Colored Troops, U.S
By the end of the war, the USCT consisted of over 140 regiments (infantry, cavalry, heavy and light artillery) with troop strength numbering almost 180,000 enlisted men and 7,000 officers. The bulk of the enlisted soldiers were Southern free blacks and freedmen, although the North provided some 30,000 men. Nearly all of the USCT's commissioned officer corps was white; only 100 or so blacks ever received commissions. Literate black soldiers became noncommissioned officers, largely to serve as intermediaries between white officers and their mostly illiterate troops. Training, esprit de corps, and presence on the battlefield varied among regiments, often influenced by the preconceptions of a particular unit's officers. Saddled with racial stereotypes of blacks as incapable of self‐discipline and possessing the character of children, many officers tailored their training methods to fit these prejudices. USCT regiments received a simpler training manual from the War Department, along with substandard weapons and equipment, and until March 1865, lower wages than white soldiers. Many regimental commanders, however, circumvented this unequal treatment and potentially low morale by training their troops under standard military protocol. The racial predispositions of military policies were also counterbalanced by the enthusiasm of black soldiers. The opportunity to strike a blow against slavery and racism, along with expected recognition of their citizenship, drove most USCT recruits to master the art of soldiering.
Initially, USCT regiments were mustered into service as labor and support units. The War Department and a substantial amount of the Northern public did not think that black troops could withstand the rigors of combat. Once they fought, black regiments dispelled that notion. In the spring and summer of 1863, USCT units engaged in three major battles. The 1st and 3rd Louisiana Guards participated in an assault on the Confederate stronghold of Port Hudson on the Mississippi River in May. Although they did not break through the Confederate defenses and lost almost 20 percent of their men, the regiments proved their mettle on the battlefield. Black troops, facing a Confederate force nearly twice as large, held their position at Milliken's Bend, Louisiana, in June, despite horrendous casualties. In July, men of the 54th Massachusetts Infantry, under the command of Col. Robert Gould Shaw, proved their courage in the siege of Fort Wagner, South Carolina, although they lost over 40 percent of their regiment, including Shaw. Overall, USCT troops fought in more than 400 battles, including 39 major engagements. Other significant fighting took place at the Battle of Fort Pillow, Tennessee, in April 1864; the Battle of Chaffin's Farm, Virginia, in September 1864, where fourteen blacks received Congressional Medals of Honor; the Battle of Nashville in December 1864, where the Confederacy's Tennessee campaign was halted; and the Battle of Fort Blakely, Alabama, in April 1865, one of the last major battles of the war. By war's end, USCT fatalities totaled almost 38,000. Most regiments were disbanded after the war, but six all‐black regiments (four infantry and two cavalry) were organized as regular army units. Eventually, two infantry regiments were decommissioned and the resulting four (the 24th and 25th Infantry and the 9th and 10th Cavalry) were stationed west of the Mississippi, where they participated in the Indian wars and the federal suppression of strikes.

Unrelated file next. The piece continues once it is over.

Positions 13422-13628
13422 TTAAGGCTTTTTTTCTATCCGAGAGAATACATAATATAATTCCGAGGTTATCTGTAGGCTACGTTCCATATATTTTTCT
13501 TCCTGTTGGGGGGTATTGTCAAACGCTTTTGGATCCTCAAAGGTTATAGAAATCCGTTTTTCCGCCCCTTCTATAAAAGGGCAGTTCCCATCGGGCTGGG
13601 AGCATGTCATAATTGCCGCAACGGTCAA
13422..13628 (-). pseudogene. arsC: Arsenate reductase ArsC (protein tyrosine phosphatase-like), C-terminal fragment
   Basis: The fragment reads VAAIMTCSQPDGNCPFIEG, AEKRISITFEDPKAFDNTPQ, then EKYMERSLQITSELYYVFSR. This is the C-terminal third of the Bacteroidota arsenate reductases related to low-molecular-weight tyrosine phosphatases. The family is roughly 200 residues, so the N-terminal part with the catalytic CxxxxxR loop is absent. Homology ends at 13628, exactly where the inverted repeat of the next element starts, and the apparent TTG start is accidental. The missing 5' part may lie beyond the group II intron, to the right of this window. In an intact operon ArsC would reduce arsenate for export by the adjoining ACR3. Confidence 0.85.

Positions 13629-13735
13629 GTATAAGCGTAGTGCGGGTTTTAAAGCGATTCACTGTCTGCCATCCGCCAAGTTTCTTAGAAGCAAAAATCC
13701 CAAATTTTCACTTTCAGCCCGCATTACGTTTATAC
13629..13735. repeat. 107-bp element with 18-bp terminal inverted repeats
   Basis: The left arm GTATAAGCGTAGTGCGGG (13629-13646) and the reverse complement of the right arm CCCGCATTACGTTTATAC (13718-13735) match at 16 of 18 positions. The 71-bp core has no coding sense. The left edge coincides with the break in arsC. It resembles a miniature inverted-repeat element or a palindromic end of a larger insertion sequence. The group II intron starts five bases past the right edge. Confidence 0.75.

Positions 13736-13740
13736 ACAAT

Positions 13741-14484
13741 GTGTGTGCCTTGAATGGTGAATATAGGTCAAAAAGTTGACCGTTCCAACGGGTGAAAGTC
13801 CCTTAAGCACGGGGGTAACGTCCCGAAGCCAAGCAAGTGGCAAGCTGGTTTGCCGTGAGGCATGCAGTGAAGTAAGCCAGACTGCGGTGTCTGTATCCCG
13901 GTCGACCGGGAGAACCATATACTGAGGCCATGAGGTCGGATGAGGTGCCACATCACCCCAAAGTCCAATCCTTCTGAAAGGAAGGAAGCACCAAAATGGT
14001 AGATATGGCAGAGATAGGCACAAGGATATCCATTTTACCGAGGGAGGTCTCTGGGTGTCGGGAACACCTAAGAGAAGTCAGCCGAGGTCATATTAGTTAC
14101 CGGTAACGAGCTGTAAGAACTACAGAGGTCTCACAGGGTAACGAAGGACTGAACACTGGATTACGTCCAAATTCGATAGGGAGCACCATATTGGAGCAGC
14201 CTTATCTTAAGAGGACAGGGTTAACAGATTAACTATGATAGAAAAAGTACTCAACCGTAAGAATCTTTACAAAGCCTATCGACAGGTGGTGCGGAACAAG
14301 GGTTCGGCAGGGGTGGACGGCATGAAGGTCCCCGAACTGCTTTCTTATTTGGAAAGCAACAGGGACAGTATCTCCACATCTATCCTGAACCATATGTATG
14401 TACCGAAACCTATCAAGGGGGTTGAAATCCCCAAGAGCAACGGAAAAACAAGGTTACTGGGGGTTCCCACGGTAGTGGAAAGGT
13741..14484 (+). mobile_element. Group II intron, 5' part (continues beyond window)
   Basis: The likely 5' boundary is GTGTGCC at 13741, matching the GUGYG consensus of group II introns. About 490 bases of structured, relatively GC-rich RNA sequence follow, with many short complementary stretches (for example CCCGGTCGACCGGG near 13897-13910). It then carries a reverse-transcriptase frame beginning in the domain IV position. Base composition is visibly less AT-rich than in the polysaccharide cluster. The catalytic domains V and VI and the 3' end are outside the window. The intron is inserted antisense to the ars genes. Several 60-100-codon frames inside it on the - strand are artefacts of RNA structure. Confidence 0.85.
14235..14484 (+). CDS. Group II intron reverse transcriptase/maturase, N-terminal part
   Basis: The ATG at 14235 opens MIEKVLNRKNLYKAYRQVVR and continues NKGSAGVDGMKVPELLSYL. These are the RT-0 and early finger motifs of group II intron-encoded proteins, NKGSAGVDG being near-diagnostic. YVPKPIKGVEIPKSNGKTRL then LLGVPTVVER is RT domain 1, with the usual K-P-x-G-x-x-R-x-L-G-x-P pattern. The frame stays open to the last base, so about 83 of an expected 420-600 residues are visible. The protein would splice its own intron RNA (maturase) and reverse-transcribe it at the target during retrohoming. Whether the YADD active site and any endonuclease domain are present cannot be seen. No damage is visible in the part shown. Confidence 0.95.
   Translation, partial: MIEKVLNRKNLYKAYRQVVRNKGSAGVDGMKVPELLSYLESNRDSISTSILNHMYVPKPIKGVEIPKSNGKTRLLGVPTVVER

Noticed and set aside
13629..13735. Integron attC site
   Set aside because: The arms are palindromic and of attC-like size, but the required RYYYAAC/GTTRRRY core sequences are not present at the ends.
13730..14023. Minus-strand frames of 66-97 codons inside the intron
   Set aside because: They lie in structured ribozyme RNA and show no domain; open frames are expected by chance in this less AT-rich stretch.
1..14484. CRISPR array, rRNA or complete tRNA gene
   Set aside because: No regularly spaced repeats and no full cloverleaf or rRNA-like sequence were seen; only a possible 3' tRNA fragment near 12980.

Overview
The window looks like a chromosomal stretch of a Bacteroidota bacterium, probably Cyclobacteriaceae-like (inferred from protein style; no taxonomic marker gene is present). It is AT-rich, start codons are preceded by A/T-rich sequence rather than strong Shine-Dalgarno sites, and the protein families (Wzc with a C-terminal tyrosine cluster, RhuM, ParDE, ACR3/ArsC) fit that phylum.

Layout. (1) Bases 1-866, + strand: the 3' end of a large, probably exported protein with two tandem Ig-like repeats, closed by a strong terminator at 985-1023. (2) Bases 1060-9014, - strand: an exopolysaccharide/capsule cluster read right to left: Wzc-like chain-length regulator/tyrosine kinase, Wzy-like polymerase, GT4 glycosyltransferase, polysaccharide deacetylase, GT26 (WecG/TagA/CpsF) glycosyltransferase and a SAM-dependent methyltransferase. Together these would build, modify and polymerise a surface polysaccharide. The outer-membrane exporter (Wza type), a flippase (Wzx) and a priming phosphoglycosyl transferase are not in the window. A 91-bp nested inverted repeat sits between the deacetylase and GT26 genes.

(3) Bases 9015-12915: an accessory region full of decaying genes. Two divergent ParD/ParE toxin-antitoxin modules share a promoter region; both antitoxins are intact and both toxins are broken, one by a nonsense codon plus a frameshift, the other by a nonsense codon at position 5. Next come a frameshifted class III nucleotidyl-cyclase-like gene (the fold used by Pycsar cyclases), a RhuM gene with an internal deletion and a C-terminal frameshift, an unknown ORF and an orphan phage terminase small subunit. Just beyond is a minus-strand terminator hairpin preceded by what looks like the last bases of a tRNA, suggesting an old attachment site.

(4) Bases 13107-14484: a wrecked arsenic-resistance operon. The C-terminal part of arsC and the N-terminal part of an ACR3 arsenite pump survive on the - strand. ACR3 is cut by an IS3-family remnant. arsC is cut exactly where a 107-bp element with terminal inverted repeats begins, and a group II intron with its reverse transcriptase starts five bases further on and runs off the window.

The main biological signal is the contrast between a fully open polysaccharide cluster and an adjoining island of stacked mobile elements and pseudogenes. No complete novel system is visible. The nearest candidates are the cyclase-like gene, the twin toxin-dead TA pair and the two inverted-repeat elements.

Whether the Union would have won the war without the aid of the black troops was heatedly debated by Northerners and Southerners alike. The consensus among historians is that the USCT played an integral role in the Union's victory. More important, the USCT started a precedent in the American military's use of black soldiers, characterized by a reluctance to employ them, unequal treatment, and a grudging acknowledgment of their indispensable service. As blacks displayed their loyalty to the U.S. government and performed the highest duty of citizenship, limited gains in civil rights among the entire black community usually followed military crises.
[See also African Americans in the Military.]
Dudley Taylor Cornish , The Sable Arm: Black Troops in the Union Army, 1861–1865, 1956; repr. 1987.
James M. McPherson , The Negro's Civil War, 1965; repr. 1991.
Jack D. Foner , Blacks and the Military in American History, 1974.
Mary Frances Berry , Military Necessity and Civil Rights Policy: Black Citizenship and the Constitution, 1861–1868, 1977.
Joseph T. Glatthaar , Forged in Battle: The Civil War Alliance of Black Soldiers and White Officers, 1990.